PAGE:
SERIES "The Morning Show"
WHEN|WHERE Starts streaming Friday on AppleTV+
WHAT IT'S ABOUT Alex Levy (Jennifer Aniston), veteran co-host of "The Morning Show," wakes up early one morning to learn that her longtime on-air partner, Mitch Kessler (Steve Carell), has been canned for sexual misconduct. The network's caustic boss, Cory Ellison (Billy Crudup), and the show's spineless exec producer, Chip Black (Mark Duplass), dither over a replacement, but Levy demands co-host approval. In the midst of the chaos, hard-charging local reporter Bradley Jackson (Reese Witherspoon) arrives for a "Morning Show" package to discuss a cell phone-recorded meltdown she had that has gone viral.
This expensive — the trade publications say around $15 million per episode — launches AppleTV+ this Friday.
MY SAY Good? Bad? Dull? Dumb? Interesting? (Uninteresting?) We can all agree there's at least one question worth asking about Apple's inaugural Hail Mary, AKA "The Morning Show:" Is this worth five bucks a month? Add those five bucks to Disney+ arriving Nov. 12 (seven bucks), and the bucks you already may shell out for Netflix, HBO Now, Amazon Prime, Hulu, CBS All Access and whatever-other-streaming-service has you on the hook, and suddenly we're talking about a lot of bucks.
Considering that "The Morning Show" is just one of a handful of Apple newcomers — the others intriguing too — and that only the first three episodes serve as guide, your measured answer is: Not really, or not quite yet.
In time? Maybe. "The Morning Show" needs time and will get lots of that (a total of 24 guaranteed episodes.) Otherwise, there's nothing here that demands immediate fiscal action on your part.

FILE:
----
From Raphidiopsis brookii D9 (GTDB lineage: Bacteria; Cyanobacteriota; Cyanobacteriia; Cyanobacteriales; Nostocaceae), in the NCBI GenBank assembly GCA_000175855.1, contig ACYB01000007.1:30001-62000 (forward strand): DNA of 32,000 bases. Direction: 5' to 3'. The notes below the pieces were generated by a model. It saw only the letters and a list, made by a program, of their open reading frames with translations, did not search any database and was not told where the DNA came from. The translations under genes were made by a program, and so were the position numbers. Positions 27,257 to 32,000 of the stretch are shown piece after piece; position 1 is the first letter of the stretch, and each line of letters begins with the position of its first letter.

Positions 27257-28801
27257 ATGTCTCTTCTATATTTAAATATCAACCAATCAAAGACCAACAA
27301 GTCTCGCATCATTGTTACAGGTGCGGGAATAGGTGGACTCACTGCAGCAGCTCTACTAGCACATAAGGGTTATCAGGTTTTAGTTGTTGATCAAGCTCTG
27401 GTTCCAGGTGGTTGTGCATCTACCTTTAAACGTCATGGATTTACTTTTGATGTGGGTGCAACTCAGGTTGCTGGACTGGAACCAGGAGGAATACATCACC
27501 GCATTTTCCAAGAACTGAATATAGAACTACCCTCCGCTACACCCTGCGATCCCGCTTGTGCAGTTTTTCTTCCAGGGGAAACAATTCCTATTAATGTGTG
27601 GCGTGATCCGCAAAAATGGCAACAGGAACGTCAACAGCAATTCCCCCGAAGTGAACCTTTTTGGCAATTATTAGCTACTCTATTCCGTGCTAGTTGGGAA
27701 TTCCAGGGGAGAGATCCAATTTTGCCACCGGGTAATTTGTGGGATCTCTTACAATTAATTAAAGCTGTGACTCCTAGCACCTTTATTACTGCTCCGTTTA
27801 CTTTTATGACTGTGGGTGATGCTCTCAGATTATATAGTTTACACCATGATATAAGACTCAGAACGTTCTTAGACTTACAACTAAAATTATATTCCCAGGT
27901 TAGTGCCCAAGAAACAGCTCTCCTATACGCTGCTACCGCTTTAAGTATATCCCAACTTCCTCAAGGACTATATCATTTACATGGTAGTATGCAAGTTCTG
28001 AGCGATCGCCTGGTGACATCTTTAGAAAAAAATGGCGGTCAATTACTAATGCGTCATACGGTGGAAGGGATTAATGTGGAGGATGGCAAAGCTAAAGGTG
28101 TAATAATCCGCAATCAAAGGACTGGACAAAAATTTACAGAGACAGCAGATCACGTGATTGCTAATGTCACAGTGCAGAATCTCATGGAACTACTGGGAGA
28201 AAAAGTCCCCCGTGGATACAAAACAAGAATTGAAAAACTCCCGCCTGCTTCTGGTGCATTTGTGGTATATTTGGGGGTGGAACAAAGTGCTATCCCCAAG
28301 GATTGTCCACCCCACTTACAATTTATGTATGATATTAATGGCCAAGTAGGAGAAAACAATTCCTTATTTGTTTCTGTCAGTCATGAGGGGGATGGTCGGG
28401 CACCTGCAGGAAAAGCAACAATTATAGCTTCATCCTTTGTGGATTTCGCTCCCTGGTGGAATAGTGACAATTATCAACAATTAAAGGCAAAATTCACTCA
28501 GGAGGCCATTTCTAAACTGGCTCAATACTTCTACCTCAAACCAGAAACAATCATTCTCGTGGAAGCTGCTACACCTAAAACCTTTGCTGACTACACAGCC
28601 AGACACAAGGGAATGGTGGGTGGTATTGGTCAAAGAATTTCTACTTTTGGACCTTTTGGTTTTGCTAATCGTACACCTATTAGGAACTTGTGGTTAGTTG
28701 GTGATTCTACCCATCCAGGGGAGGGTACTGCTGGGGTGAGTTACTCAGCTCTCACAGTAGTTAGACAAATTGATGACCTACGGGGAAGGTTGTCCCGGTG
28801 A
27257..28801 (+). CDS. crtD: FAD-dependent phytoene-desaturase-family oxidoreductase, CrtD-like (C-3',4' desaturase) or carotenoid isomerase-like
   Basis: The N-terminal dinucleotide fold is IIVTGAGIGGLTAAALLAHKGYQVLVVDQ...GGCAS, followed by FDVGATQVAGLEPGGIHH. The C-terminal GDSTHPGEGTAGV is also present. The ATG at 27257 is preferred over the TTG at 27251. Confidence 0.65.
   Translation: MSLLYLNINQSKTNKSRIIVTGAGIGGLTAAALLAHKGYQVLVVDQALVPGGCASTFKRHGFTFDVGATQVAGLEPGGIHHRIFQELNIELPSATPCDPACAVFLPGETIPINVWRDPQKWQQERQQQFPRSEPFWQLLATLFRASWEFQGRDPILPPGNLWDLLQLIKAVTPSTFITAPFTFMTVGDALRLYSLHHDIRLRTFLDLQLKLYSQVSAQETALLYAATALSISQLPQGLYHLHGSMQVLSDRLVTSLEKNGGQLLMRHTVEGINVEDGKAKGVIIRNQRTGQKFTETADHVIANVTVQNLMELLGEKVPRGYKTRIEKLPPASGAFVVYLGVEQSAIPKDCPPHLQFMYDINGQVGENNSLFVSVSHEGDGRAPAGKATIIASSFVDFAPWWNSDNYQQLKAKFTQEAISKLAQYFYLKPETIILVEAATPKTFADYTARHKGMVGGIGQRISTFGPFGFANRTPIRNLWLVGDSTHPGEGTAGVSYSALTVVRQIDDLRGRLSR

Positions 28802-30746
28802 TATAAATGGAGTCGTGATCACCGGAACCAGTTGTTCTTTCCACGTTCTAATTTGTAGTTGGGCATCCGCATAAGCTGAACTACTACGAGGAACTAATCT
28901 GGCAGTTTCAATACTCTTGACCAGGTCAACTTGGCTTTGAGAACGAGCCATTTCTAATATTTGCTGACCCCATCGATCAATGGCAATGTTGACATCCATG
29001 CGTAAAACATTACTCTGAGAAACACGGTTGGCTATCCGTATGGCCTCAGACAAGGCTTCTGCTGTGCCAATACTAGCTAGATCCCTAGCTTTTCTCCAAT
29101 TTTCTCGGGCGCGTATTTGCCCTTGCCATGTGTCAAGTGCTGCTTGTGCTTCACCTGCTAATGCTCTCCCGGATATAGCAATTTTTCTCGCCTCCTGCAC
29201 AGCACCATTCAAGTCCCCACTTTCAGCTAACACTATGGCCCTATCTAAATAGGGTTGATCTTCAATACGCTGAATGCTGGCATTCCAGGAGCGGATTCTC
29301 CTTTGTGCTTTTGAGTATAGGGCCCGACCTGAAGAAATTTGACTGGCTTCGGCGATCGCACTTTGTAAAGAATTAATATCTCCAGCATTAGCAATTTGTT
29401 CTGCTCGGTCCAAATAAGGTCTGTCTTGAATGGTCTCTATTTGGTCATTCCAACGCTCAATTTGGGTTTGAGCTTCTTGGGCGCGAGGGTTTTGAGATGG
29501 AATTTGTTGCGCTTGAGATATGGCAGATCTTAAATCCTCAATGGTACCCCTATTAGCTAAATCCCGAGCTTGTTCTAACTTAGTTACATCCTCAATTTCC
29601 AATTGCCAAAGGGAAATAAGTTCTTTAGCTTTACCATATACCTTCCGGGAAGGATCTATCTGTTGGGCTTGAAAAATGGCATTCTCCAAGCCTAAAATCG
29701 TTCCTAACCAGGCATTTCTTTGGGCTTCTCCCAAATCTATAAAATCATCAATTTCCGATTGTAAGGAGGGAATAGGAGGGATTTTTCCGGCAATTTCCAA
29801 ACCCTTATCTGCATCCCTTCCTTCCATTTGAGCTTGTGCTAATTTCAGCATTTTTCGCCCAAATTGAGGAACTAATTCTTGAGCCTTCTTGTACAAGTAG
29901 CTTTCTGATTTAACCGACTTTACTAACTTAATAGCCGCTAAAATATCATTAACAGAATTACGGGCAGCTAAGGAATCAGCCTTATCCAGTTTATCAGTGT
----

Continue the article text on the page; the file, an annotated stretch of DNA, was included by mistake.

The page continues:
The missteps are neither grievous nor glaring. Aniston and Witherspoon are gifted actors who can light up any screen, no matter the size, even iPhone size. They work for their sizable paychecks here too, although Witherspoon's work (and character) is the more memorable. Carell's first post-"Office" TV series role is a letdown but far from the letdown magnitude of "Get Smart" or "Dinner for Schmucks." His Mitch Kessler is self-pitying and pitiable bore who mopes around a darkened mansion and takes golf clubs to TV sets. He's convinced he's been wronged but doesn't have a clue what he may have done wrong himself. Other than a sharply drawn scene in the third episode alongside Martin Short — who plays an ex-producer and unregenerate pervert — Mitch is usually out of sight. That's good.
Mostly "The Morning Show" is a show in search of itself, uncertain of what to say about the #MeToo movement and workplace misconduct, or how to explore those real world parallels (Charlie Rose, Matt Lauer). This is because "The Morning Show" is often a mashup of verisimilitude with outright balderdashery. The eponymous "Morning Show" here never quite feels like a bone fide morning show but an ersatz version of one. Morning producers — or sober ones — never say "America's watching" as they do here. The two-host format has been gone for years.
Meanwhile, the key plot point involving Witherspoon's Jackson by the end of the second episode could not happen in real life, and never has. That's forgivable because real morning TV is far more mundane. It's a sausage factory-meets-"Groundhog's Day" enterprise where the show hits reset every morning, day after day, year after year. Real morning show producers are hardworking, and real anchors too, shackled to a mandatory addiction (coffee) and ruled by the most capricious of gods (Nielsen). Because there's no obvious story, "The Morning Show" had to make one up. A silly one.
So walk, don't rush to "The Morning Show." Give this time. There's promise. There are fine actors. There's a potentially interesting idea struggling to break out. Who knows. Maybe it will.
Still, five bucks is five bucks.
BOTTOM LINE Good performances but the show behind those needs work.